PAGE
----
Mon, 13 Dec 2021 18:40:31 -0000|
Read Time: 0 minutes
Next generation infrastructures to support Cloud-Native workloads must be resilient and flexible to satisfy workload requirements while also reducing the management burden on IT staffers.
While much of the emphasis on the benefits of Cloud-Native infrastructure are focused on speed and agility from development to deployment, the rise of stateful containerized applications will force organizations to take resiliency, storage performance and data services more seriously. In the Voice of the Enterprise: DevOps, Workloads & Projects 2020 study, 56% of organizations have more than 50% applications that are stateful and this trend will rise as more production workloads run on containers.
The need for persistent storage also raises the stakes for data protection capabilities such as snapshots, replication, backup and disaster recovery. Even when it comes to non-mission critical and non-business critical workloads such as test/dev, organizations have minimal tolerance for downtime or data loss. The rising customer expectations for resiliency will only increase pressure on organizations to implement storage systems with rich data protection capabilities and the ability to automate the deployment of these features based on the importance of a particular workload.
Data placement and optimization continue to be key concerns in large scale environments, and it is important for next generation systems to provide intelligent load balancing to position data across nodes in a manner that makes optimal use of resources. These data placement capabilities need to be automated, since many of these operations will occur in the background when workloads are not as active.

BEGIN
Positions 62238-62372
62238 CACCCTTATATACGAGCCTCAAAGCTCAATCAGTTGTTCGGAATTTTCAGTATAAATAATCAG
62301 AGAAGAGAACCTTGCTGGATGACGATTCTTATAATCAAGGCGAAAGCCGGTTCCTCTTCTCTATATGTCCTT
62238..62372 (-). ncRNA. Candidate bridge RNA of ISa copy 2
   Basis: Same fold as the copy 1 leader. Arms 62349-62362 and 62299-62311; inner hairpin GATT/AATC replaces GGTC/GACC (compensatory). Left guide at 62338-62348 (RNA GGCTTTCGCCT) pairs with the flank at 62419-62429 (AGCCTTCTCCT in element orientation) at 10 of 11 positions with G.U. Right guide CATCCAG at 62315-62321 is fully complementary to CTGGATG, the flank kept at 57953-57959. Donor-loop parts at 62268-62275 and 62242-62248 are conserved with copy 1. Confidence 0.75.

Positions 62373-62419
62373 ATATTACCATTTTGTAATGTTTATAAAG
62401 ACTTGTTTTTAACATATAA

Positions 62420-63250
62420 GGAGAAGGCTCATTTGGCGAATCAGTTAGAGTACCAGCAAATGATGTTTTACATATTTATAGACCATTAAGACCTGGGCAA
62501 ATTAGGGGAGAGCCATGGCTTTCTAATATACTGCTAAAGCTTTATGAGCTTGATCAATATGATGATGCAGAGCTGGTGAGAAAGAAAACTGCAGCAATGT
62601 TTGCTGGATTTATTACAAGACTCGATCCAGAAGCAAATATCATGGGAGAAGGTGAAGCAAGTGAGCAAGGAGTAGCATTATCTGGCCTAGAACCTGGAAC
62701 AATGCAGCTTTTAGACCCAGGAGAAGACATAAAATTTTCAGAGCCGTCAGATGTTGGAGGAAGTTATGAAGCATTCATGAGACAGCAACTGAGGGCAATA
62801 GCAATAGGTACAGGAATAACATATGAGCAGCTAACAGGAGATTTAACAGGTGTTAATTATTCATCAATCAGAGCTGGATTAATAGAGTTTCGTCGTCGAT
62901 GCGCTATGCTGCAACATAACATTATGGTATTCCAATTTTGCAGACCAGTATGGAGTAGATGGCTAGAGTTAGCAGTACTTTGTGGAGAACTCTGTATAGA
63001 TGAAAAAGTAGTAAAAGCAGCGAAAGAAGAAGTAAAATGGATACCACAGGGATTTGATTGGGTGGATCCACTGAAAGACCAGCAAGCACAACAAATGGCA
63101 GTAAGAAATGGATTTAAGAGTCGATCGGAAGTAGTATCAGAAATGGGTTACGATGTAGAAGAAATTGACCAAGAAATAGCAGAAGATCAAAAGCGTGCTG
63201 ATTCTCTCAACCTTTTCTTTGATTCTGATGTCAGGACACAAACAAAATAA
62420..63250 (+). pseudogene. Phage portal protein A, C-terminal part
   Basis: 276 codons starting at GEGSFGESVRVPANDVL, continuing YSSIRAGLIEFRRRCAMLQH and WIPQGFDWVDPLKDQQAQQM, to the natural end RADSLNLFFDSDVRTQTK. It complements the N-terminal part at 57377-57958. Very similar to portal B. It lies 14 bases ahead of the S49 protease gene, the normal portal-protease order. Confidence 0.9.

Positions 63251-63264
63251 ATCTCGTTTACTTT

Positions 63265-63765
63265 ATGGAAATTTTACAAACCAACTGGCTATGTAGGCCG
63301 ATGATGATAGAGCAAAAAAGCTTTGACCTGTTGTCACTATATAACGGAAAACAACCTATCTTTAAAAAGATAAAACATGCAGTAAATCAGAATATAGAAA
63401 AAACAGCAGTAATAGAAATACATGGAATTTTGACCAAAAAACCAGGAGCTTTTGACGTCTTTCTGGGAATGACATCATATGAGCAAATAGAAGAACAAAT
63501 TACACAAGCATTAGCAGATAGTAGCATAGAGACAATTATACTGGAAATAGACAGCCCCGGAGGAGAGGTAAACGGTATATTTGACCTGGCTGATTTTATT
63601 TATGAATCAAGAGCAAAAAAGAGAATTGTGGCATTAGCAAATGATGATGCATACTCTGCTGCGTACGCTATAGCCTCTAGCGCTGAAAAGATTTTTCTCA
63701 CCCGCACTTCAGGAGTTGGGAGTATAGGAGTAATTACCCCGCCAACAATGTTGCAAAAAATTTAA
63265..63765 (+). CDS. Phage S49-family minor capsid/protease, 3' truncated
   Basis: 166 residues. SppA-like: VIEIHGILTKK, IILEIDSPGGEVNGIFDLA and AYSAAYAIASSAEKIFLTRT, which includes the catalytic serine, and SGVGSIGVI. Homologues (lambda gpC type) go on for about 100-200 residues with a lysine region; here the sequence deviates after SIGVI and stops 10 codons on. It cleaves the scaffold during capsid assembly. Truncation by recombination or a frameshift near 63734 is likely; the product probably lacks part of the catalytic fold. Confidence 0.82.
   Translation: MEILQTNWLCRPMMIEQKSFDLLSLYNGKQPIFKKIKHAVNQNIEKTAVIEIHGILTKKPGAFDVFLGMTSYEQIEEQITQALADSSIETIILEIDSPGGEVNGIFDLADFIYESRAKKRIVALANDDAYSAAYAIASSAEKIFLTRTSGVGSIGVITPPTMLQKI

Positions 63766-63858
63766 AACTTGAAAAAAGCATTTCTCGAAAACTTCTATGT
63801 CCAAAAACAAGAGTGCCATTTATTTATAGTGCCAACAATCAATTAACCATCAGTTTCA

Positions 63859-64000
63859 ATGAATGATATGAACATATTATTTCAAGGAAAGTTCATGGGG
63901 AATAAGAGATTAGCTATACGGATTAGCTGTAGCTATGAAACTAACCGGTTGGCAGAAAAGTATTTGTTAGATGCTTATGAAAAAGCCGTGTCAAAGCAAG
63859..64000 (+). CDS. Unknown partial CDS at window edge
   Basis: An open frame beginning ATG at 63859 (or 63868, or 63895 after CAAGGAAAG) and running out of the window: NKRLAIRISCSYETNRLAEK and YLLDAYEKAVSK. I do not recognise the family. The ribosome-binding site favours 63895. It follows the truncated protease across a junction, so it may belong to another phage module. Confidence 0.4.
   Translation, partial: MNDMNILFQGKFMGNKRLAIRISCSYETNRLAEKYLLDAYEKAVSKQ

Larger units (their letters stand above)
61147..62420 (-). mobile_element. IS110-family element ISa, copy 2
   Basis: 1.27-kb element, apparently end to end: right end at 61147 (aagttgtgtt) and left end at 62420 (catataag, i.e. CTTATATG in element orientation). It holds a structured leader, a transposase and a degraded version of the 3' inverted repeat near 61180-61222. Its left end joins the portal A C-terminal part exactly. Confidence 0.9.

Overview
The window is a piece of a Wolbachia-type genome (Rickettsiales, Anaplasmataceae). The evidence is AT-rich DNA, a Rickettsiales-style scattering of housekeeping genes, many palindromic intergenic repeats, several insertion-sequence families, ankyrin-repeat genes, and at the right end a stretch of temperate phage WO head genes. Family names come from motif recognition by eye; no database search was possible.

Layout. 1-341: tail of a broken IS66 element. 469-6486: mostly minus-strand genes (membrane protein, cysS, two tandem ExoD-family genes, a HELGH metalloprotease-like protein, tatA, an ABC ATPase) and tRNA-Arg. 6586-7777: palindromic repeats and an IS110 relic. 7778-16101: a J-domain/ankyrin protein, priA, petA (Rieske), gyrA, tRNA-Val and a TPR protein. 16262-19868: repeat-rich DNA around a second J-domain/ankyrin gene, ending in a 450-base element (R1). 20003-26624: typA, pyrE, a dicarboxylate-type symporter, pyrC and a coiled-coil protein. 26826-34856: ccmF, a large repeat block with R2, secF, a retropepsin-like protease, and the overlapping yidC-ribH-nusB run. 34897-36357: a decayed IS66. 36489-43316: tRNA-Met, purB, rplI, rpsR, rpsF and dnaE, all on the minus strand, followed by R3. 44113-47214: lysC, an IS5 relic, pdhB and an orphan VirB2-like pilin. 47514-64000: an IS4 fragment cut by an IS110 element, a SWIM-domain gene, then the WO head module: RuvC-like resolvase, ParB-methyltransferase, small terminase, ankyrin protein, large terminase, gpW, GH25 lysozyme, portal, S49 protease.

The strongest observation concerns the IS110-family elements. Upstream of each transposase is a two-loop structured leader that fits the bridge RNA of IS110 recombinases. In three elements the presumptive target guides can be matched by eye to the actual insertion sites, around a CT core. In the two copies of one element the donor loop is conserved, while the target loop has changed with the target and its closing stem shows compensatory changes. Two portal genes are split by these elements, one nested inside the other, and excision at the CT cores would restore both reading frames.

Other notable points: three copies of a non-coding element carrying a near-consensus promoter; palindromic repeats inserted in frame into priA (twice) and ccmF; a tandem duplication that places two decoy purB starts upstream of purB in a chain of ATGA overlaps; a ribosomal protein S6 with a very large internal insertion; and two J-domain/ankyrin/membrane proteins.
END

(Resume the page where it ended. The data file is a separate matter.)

Though it is tempting to go with a clean sheet approach when designing next generation infrastructures for emerging Cloud-Native workloads, workloads that are branded as “legacy” do not disappear, even if they are not top of mind in planning discussions. In interactions with organizations building out Cloud-Native infrastructures, it is far more common for them to be running their containerized workloads on top of or inside of VMs today, as opposed to building a new silo of infrastructure for Cloud-Native.
Just as VMs have not completely displaced workloads running on non-virtualized physical systems, we are still a long way from seeing all of the applications currently running in VMs shifting over completely to containers. Infrastructures which have the flexibility to provide compute and storage resources for physical, virtualized, and containerized workloads simultaneously will be necessary for many years.
For more information, please read the 451 Research Special Report:
Author: Henry Baltazar
Copyright © 2021 S&P Global Market Intelligence.
The content of this artifact is for educational purposes only. 451 Research, S&P Global Market Intelligence does not endorse any companies, technologies, products, services, or solutions.